Earlier this week, I wrote in Slate about how America’s military leaders have seemingly improvised a new norm of civil-military relations in response to President Donald Trump. The latest proving ground for this norm is the debate over how to treat transgender recruits and servicemembers as the Trump administration battles in the courts to uphold Trump’s order banning such individuals from the service. Under this new norm:
"In response to Trump, the military’s leadership has improvised a new norm of civil-military relations: something in between a yes and a no that doesn’t amount to insubordination but does help modulate Trump’s excesses. ... Call it respectful disobedience or selective engagement or lawful resistance or some other euphemism—but it’s clear that military leaders have found a formula for saluting their commander in chief while keeping his worst excesses at bay."
Assuming for the sake of argument that this observation is true, we might ask whether or not it is a good thing. Although we might praise generals and admirals for upholding certain values against a president we dislike, we might feel very differently if these officers act against values or positions or leaders we do like. The behavior of generals and admirals within our political system serves as a kind of Rorschach test: We see what we want to see, based on our own biases and ideologies.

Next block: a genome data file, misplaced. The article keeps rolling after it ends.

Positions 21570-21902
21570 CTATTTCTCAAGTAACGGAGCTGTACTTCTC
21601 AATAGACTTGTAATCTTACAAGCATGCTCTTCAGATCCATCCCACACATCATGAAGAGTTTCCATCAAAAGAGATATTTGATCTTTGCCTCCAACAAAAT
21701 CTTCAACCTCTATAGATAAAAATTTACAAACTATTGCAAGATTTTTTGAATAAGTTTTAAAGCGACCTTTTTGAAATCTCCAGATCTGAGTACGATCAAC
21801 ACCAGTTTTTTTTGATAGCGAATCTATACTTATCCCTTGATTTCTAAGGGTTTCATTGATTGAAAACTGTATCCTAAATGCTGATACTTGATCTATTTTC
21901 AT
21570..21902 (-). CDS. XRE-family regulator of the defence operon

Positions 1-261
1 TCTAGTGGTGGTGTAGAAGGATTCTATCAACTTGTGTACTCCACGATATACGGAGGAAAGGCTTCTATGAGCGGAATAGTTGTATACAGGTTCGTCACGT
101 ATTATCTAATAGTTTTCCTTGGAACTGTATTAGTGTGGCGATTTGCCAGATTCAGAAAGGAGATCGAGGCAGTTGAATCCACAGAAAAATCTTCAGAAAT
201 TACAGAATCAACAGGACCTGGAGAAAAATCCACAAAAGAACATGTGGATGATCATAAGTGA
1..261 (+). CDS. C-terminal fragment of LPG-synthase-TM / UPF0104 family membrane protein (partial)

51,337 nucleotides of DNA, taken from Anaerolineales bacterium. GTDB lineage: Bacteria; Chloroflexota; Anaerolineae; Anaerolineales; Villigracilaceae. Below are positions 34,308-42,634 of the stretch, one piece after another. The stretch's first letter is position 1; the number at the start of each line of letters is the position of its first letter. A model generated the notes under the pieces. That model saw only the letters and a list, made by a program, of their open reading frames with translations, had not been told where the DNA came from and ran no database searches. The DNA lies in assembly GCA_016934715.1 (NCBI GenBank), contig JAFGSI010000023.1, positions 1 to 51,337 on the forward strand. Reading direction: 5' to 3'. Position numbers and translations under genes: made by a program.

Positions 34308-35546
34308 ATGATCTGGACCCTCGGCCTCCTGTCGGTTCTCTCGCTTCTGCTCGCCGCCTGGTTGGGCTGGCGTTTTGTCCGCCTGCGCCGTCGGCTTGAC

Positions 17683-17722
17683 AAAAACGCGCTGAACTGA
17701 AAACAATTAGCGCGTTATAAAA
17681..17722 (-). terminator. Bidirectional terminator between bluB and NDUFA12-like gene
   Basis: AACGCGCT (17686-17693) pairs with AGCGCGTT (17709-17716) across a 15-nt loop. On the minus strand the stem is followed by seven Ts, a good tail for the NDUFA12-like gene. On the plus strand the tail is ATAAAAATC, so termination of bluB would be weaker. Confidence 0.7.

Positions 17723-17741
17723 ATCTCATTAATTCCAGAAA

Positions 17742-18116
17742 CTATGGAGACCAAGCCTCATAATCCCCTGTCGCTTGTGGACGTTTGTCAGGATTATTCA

Recent history offer many case studies for consideration. Less than a generation ago, when today’s generals were mere junior officers, then-Gen. Colin Powell vocally opposed then-President Bill Clinton when he wanted to open the ranks to gay servicemembers. The president and his generals clashed openly on the issue, with Congress ultimately taking the generals’ side but brokering a compromise that allowed gay troops to serve in silence under the “don’t ask, don’t tell, don’t pursue” policy that was carved into statute. This statute was repealed in 2010, in no small measure because the military leadership switched positions on the issue, driven by social change within the ranks and the realities of service and sacrifice by gay troops during America’s longest war. On this issue, military leaders marched neither in step with their political masters nor with public opinion, at least not until the very end.
Read the full commentary in Lawfare.
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